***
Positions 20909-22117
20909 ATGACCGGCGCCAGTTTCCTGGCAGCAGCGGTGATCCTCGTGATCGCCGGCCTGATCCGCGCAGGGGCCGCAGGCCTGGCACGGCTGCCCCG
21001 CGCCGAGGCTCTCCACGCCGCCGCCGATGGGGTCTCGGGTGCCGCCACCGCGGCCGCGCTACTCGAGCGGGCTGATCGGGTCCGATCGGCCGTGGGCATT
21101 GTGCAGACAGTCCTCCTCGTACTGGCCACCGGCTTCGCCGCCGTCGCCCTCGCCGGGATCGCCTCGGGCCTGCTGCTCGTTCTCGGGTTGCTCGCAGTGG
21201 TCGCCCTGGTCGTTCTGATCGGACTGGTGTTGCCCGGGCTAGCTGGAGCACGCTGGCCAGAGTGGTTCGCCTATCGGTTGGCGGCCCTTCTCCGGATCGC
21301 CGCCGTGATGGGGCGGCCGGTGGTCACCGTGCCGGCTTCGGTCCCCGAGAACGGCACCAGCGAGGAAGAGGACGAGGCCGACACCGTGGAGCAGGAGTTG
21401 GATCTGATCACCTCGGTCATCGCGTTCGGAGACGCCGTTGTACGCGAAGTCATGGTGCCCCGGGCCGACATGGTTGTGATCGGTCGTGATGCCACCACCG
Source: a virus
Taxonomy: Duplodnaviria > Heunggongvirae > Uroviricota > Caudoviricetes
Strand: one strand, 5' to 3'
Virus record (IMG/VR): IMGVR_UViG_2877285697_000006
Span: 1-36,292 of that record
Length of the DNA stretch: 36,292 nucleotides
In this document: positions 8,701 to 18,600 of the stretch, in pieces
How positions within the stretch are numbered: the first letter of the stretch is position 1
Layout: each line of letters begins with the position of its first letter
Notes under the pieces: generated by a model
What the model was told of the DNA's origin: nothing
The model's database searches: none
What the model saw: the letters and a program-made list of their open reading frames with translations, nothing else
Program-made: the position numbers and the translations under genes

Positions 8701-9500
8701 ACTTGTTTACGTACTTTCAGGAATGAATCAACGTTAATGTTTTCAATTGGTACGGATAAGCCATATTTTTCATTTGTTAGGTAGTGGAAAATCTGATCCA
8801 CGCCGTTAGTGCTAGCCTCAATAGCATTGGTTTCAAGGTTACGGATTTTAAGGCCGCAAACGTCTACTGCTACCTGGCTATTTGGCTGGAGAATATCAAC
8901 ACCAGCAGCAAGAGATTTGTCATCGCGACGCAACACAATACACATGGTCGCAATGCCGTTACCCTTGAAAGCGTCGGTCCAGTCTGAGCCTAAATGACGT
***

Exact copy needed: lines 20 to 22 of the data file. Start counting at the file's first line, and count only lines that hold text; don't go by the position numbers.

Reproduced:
What the model saw: the letters and a program-made list of their open reading frames with translations, nothing else
Program-made: the position numbers and the translations under genes

Positions 8701-9500